Breaking the Habit of No Price Rises in a Decade
In my article about the launch of Office 365 ten years ago, I think I jinxed Office 365 pricing for everyone. I noted that Microsoft hadn’t increased prices for headline plans like Office 365 E3 since 2011. Well, now Microsoft plans to increase the monthly fee for most Office 365 and Microsoft 365 plans effective March 1, 2022.
The net effect is a $36 per user per year uplift for Office 365 E3 and Office 365 E5. Microsoft 365 E3 increases by $48 per user per year while Microsoft 365 E5 is left untouched, perhaps to encourage more customers to opt for this high-end $57/user/month plan. Microsoft is not lining up any increases for academic and personal Office 365/Microsoft 365 products.
Lucrative Revenues as Numbers Mount
$36 extra per year mounts up fast as user numbers increase. An enterprise tenant with 10,000 users needs to find an extra $360,000 or so to maintain services (I wonder how delirious Accenture will be to pay an extra $18 million for their 500,000+ users?).
Across the 300 million-odd Office 365 installed base, the new pricing scheme has the potential of delivering billions of extra revenue in a full year. The exact number depends on the mix of different licenses and the extra revenue from each type, discounts negotiated with customers, and local pricing at a country level. Overall, some eyewatering numbers are involved to add to the $78 billion annualized run rate for commercial cloud products reported by Microsoft in their Q4 FY21 results.
One thing’s for sure, the new prices will make tenant administrators pay more attention to license management. ISVs who specialize in license management will be very happy as they’ll be able to make a pitch on the basis that they can save customers even more money by eliminating unused or underused licenses.
Justifying the Increase
Microsoft’s justifications for the increase include:
- Adding more than 1,400 new features to Office 365 since 2011. One might ask how many of the updates were useful. Certainly, many were, but there are some failures in that number.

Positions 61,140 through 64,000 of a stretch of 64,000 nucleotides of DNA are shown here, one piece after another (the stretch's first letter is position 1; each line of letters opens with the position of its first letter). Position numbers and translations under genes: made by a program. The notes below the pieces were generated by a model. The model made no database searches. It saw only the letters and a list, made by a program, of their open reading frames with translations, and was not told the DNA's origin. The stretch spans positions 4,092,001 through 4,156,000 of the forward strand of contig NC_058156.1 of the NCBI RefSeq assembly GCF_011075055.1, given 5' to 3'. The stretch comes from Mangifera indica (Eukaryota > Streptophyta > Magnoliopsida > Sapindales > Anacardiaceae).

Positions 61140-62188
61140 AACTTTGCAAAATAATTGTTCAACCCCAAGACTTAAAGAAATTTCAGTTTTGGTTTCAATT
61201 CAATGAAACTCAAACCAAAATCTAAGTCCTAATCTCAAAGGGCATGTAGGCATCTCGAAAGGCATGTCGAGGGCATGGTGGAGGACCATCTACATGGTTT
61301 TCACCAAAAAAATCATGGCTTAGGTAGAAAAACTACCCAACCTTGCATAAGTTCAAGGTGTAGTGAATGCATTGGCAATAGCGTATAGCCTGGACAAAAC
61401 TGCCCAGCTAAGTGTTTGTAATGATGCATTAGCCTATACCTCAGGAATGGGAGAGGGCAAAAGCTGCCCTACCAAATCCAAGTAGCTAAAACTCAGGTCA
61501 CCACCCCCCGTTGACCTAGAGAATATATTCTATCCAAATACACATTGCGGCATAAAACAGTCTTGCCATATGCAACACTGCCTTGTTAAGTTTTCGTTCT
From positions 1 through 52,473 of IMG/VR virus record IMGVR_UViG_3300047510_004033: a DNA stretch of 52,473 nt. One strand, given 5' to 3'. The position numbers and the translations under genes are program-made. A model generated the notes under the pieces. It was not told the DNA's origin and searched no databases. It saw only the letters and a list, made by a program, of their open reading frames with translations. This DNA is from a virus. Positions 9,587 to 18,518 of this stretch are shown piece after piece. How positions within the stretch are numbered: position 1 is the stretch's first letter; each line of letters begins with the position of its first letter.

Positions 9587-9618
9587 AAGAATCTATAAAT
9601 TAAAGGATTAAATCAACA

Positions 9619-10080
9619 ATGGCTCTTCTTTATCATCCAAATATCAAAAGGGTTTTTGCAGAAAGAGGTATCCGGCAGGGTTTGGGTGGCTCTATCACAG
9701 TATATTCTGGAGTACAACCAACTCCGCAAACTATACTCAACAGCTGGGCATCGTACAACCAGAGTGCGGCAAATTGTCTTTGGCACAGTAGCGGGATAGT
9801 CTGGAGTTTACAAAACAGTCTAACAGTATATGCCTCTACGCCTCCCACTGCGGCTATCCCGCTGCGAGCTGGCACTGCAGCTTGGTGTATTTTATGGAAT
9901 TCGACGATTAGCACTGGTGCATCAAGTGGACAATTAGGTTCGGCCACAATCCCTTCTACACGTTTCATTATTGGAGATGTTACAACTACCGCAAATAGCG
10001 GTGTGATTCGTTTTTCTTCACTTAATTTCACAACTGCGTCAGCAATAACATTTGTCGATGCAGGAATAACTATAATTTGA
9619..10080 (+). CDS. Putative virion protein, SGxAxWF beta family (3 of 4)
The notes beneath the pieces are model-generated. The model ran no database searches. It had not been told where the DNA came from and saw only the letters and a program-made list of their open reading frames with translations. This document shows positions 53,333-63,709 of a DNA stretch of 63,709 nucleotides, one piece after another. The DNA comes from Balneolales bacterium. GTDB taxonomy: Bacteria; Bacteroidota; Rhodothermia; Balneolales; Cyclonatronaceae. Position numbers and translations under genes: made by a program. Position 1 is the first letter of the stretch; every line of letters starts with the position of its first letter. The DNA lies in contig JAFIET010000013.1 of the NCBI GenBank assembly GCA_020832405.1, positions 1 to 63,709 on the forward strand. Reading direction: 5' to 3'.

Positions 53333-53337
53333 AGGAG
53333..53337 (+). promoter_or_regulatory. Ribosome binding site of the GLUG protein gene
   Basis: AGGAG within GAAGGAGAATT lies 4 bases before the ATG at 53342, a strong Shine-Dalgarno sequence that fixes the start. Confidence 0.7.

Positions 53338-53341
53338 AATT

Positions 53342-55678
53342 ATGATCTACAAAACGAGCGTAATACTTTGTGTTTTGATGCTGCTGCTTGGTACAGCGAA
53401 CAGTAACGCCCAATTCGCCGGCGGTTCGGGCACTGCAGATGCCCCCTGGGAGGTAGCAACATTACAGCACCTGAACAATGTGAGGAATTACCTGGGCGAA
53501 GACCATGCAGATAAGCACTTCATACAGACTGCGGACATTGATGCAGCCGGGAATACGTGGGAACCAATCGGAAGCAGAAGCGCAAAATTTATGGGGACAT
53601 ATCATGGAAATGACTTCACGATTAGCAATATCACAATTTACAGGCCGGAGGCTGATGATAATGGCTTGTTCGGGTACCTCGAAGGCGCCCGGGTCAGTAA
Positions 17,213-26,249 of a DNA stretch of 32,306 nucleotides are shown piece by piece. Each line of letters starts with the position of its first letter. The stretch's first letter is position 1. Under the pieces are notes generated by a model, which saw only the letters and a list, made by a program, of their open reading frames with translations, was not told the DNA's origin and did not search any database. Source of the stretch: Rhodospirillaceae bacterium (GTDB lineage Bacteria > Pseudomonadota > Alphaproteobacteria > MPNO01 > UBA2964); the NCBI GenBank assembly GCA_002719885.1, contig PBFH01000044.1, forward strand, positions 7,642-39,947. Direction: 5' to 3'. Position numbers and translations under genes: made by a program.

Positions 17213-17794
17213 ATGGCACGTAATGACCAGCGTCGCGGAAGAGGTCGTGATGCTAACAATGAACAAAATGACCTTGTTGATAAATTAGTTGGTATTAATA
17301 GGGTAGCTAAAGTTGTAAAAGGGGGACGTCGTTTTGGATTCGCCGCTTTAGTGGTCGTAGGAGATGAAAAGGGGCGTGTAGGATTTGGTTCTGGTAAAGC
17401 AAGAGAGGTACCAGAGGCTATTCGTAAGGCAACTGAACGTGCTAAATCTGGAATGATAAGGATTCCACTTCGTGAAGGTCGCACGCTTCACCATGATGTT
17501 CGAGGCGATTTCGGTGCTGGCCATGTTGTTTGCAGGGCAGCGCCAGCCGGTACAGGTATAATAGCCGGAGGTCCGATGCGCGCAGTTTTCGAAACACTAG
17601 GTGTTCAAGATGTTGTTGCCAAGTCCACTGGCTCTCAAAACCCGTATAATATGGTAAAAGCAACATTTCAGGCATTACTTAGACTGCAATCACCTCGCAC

- The introduction of information protection and information governance capabilities across Office 365 (if only so many of the features were available without the need for high-end licenses).
- The addition of many features powered by artificial intelligence and machine learning to help users work faster.
- Adding 24 apps since 2017. The cited apps include Teams, Stream, Planner, Visio (a recent addition), Yammer (bought in 2012), and Whiteboard plus the Power Platform suite which is basically an opportunity for organizations to pay more fees (and users to buy self-service licenses).
I don’t know how Microsoft counted 24 apps unless they’re throwing in solutions like Communications Compliance and Advanced eDiscovery which are limited to higher plans or add-on apps like Viva Topics and SharePoint Syntex, both of which attract additional $5/user monthly fees.
One good thing that’s coming is the addition of unlimited dial-in audio conferencing capabilities for Teams meetings across Microsoft’s enterprise, business, frontline, and government suites. This is currently an Office 365 E5 and Microsoft 365 feature and will allow users to join Teams meetings from phones without any extra cost.
Still Good Value
There is no denying that Microsoft can argue a good case for bumping its prices to match competitors, generate revenue, and offset the massive investment made in cloud datacenters and network deployed around the world. The core Office 365 workloads (Exchange Online, SharePoint Online, OneDrive for Business, and Teams) are good value by themselves. Planner is OK, Yammer is useful to some organizations, and Whiteboard and Stream both badly need the refreshes that are coming soon. Overall, the collection of capabilities available through an Office 365 license is second to none, even if it’s going to cost 15% more after March 2022.